Amazon is taking its first formal crack at living room gaming with the newly announced FireTV. The just-released $99 device offers all manner of music and video streaming via its modified Android operating system, but its quad-core processor and dedicated GPU provide enough juice to power popular games like Asphalt 8, Minecraft: Pocket Edition, and Telltale Games’ The Walking Dead series. It’s not exactly lined up to knock down the big three console makers – Microsoft, Nintendo, and Sony – but that’s not the point. FireTV competes with Apple TV, Roku, and other streaming boxes of that sort.
Gaming is more of a bonus that exists alongside the multimedia streaming, though there’s a considerable push behind it. You’ll be able to play games using the packed in remote control or a smartphone app that will be launching in May, but Amazon is also selling a $40 controller with a console-style layout (think Xbox 360 gamepad). You may not need that sort of control flexibility for every game available on FireTV, but there are plenty of possibilities to cater to a range of audiences in a library of more than 1,000 paid and free-to-play titles.
Amazon is putting its recent purchase of developer Double Helix to good use, as Amazon Game Studios is tasked with developing content for FireTV to exist alongside the third-party offerings. The first title revealed from AGS is Sev Zero, a third-person sci-fi shooter. You can expect to see content from major players in the game publishing space as well; it’s a no-brainer for anyone that already supports Android. Electronic Arts, Ubisoft… names you know.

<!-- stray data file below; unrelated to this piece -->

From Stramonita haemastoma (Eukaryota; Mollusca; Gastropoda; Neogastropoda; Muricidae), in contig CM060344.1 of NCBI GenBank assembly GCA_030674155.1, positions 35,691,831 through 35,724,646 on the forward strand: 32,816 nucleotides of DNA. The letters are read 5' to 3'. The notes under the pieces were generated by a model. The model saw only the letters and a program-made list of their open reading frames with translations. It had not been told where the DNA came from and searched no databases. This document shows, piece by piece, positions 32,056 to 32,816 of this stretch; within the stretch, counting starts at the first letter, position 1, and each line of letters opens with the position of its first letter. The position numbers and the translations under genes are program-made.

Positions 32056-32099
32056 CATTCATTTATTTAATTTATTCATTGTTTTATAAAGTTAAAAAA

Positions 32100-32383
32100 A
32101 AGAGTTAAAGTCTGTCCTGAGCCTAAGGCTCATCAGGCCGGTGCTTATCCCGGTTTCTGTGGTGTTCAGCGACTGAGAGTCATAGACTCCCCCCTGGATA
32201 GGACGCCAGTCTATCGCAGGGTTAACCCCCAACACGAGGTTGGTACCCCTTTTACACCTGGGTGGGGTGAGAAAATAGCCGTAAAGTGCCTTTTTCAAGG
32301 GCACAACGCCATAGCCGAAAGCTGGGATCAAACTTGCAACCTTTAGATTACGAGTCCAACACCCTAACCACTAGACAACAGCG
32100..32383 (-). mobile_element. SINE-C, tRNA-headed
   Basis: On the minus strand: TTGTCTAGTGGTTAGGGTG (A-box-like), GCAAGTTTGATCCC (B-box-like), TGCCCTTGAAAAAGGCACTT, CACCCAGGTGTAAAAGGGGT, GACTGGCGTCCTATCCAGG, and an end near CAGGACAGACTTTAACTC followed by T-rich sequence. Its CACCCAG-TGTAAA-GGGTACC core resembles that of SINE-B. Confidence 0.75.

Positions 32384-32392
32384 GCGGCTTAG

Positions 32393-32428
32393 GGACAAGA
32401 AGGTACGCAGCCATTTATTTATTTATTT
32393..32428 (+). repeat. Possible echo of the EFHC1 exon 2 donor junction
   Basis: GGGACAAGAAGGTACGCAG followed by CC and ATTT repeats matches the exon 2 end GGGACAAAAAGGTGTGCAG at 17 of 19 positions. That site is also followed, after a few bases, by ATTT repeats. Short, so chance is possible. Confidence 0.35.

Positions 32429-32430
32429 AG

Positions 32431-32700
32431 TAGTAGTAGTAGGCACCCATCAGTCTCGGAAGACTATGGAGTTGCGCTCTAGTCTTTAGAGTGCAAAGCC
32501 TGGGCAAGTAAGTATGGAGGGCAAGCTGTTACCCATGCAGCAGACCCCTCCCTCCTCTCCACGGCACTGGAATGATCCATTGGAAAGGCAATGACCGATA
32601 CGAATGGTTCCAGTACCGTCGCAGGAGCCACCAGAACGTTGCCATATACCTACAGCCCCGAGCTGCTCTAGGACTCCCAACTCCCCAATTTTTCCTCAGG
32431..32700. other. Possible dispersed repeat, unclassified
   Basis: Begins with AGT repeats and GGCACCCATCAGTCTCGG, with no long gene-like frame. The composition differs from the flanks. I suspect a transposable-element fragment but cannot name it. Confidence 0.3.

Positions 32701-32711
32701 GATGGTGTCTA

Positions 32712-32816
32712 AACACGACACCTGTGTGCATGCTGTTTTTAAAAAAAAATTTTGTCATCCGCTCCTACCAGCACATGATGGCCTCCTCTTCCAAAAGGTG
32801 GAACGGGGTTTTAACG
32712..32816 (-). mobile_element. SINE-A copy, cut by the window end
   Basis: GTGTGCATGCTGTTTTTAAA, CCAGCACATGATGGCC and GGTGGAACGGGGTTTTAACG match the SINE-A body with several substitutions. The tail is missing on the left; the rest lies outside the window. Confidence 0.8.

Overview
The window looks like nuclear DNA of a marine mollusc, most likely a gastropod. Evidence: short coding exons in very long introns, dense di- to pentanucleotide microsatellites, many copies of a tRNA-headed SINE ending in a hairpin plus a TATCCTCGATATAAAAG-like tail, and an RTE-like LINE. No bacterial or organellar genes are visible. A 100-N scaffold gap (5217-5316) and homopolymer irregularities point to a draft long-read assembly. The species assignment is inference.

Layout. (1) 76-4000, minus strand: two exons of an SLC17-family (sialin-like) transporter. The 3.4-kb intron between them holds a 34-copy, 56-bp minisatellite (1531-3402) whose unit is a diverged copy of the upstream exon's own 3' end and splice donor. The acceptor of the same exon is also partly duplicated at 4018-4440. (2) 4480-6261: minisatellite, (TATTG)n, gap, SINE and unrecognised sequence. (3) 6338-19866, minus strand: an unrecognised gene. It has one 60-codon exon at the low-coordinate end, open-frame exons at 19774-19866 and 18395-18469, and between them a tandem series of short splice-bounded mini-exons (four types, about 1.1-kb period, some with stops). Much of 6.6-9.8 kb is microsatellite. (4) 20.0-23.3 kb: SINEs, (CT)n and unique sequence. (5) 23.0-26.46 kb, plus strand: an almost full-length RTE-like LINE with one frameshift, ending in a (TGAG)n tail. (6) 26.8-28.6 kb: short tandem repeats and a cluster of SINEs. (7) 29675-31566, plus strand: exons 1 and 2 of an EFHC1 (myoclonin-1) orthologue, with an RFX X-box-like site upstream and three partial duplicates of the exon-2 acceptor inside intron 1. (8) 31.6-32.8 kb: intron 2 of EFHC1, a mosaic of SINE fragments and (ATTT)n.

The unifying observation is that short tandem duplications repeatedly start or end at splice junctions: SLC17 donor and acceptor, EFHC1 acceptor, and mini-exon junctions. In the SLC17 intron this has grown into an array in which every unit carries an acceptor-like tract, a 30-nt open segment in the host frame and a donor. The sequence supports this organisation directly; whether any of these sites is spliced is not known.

Up to seven different controllers can be paired with one device. That combined with the low price point should line FireTV up to compete with microconsoles like Ouya or GameStick along with the more traditional media streaming boxes. Party games could be a real hit on this platform, as Towerfall capably proved during its days of Ouya exclusivity.
There’s been a lot of furrowed brows directed at the increasing ubiquity of set-top streaming boxes and microconsoles as more and more PCs are connected to TVs, but FireTV seems to hit the sweet spot. The price is right, the hardware is robust enough to support a range of gaming experiences, and the multimedia potential is huge with the muscle of a company like Amazon (and its streaming services) behind it.
Check out our review of the Amazon Fire TV media streamer.